Former CIA official sentenced to 19 years in prison in Chinese espionage case
A US court on Friday sentenced a former CIA official to 19 years of imprisonment on charges of spying for China. Jerry Chun Shing Lee, 55, has been sentenced for conspiring to communicate, deliver and transmit national defense information to China. According to court documents, Lee left the Central Intelligence Agency (CIA) in 2007 and began residing in Hong Kong.
The 55-year-old naturalized US citizen is the third former CIA official to have been sentenced on a charge of spying for China. "In just over a year, we have convicted three Americans for committing espionage offenses on behalf of the Chinese government. Each has now received a sentence of at least a decade," Assistant Attorney General for National Security John C Demers said.
Sadly, all three of them are former members of the US Intelligence Community, he said. "These convictions and sentences should send a strong message to current and former security clearance holders: be aware that the Chinese government targets you -- and if you betray us, be aware that the Department of Justice will hold you accountable," Demers said.
In April 2010, two Chinese intelligence officers (IOs) approached Lee and offered to pay him for national defense information he had acquired as a CIA case officer. They offered Lee USD 100,000 in cash. The Chinese officers also offered to take care of him "for life" in exchange for his cooperation. Federal prosecutors said beginning May 2010 to 2011, Lee received requests for information, or taskings, from the Chinese IOs.
The majority of the taskings asked Lee to reveal sensitive information about the CIA, including national defense information. On May 14, 2010, Lee made a cash deposit of 138,000 HKD (approximately USD 17,468 in USD) in his personal bank account in Hong Kong.
"This would be the first of hundreds of thousands of dollars in cash deposits Lee made or caused to be made into his personal HSBC account from May 2010 through December 2013," court documents said. On May 26, 2010, Lee created on his laptop computer a document that described, among other things, certain locations to which the CIA would assign officers with certain identified experience, as well as the particular location and timeframe of a sensitive CIA operation, it said.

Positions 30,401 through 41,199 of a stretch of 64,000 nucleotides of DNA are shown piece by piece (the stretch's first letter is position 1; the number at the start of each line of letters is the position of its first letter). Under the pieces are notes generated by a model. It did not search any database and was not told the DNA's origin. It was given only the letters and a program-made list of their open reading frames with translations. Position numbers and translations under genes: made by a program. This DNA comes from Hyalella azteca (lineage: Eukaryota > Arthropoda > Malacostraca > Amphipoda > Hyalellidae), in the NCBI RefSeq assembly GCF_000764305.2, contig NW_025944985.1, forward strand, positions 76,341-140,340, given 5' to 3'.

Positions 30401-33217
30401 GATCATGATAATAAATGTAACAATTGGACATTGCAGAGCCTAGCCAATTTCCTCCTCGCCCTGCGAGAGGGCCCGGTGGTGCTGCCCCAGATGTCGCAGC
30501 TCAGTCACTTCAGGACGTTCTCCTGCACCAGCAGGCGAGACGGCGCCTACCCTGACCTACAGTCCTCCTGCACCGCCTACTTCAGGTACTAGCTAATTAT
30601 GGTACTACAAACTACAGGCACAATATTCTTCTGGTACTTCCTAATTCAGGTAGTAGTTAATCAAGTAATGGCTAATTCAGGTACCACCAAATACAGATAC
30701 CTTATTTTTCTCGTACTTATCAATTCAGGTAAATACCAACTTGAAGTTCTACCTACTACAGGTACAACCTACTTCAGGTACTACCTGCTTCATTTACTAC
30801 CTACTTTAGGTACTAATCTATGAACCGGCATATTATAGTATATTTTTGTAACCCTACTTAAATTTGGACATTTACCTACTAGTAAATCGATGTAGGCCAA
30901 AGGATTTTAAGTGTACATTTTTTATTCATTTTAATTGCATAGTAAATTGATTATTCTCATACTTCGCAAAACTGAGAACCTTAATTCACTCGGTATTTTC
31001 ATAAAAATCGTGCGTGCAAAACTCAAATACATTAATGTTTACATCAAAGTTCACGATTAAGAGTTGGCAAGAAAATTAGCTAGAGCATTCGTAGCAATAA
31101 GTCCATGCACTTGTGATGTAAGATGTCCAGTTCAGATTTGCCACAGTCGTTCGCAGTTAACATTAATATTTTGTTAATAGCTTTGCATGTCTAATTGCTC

After Lee created this document, he transferred it from his laptop to a thumb drive. The document included national defense information of the United States that was classified at the Secret level, the Department of Justice said. When the FBI first focussed its attention on him in 2012, he was living in Hong Kong and had sought to be rehired by the CIA.
During a search of his luggage in August 2012, the FBI found the thumb drive in his personal belongings. The FBI forensically imaged the thumb drive and later located the document in the unallocated space of the device, meaning that it had been deleted. The search also revealed that Lee possessed a day planner and an address book that contained handwritten notes made by him that mostly related to his work as a CIA case officer prior to 2004.
These notes included, among other things, intelligence provided by CIA assets, true names of assets, operational meeting locations and phone numbers, and information about covert facilities, the Department of Justice said. "Lee served as a CIA officer and was entrusted with extremely sensitive national security information, and he broke that trust with no regard for the consequences," said John Brown, Assistant Director of Counterintelligence for the FBI.
"His actions aided a foreign government, hurt our national security, and jeopardized the safety of his former intelligence colleagues," he said.
(This story has not been edited by Devdiscourse staff and is auto-generated from a syndicated feed.)
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